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Intestinal Staphylococcus spp. and virulent features associated with coeliac disease

Abstract

Aim To determine whether intestinal Staphylococcus spp. and their pathogenic features differed between coeliac disease (CD) patients and healthy controls.

Methods 60 children, including active CD (n=20) and non-active CD (n=20) patients and healthy controls (n=20), were studied. Staphylococci were isolated from faeces and identified by PCR and DNA sequencing. The carriage of virulent genes, including adhesion (atlE and fbe), cell aggregation (icaD), global regulatory (agr and sar) and methicillin-resistant (mecA) genes, was analysed by PCR.

Results Staphylococcus epidermidis was more abundant in the microbiota of active and non-active CD patients than in controls. Staphylococcus haemolyticus was more abundant in active CD patients than in control subjects. Staphylococcus aureus was less abundant in active CD patients than in the other child groups. Staphylococcus spp. diversity was higher in active CD patients than in non-active CD patients and controls. The presence of the mecA gene and the simultaneous presence of both the mecA and atlE genes were higher in S. epidermidis clones isolated from CD patients, with active and non-active disease, than in those from control subjects. The individual presence of the other virulent genes was lower in S. epidermidis from active CD patients than in those from the other -child- groups.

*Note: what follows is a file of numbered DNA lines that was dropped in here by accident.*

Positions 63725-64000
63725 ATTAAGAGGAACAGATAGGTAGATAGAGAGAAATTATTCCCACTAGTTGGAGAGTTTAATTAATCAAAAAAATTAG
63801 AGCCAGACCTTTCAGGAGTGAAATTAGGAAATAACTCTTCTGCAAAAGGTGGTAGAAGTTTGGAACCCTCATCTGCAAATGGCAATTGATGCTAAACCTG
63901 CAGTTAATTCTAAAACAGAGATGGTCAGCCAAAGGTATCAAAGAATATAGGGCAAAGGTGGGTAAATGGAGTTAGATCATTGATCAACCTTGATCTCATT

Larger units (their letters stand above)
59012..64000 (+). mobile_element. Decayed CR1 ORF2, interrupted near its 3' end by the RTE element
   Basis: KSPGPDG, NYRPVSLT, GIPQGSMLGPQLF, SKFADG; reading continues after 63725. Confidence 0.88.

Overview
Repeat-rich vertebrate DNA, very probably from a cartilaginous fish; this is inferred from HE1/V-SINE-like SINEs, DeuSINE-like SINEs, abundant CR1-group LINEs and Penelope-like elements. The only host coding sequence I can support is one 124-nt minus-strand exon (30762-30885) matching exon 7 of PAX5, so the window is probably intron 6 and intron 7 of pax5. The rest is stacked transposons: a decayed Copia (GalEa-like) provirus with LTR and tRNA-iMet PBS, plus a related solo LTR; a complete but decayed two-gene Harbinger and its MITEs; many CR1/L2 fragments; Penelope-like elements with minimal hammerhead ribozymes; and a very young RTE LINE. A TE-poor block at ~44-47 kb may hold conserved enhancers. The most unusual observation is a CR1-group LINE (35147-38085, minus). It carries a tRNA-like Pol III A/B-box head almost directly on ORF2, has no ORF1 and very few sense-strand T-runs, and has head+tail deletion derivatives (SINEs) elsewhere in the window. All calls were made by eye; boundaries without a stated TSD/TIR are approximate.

Conclusions Increased abundance of S. epidermidis carrying the mecA gene, in active and non-active CD patients, most likely reflects increased exposure of these subjects to opportunistic pathogens and antimicrobials.

  • Coeliac disease
  • gut microbiota
  • staphylococcus
  • methicillin resistance
  • anaerobes
  • bacteriology
  • clinical infectious diseases
  • infectious intestinal disease
  • inflammatory bowel disease

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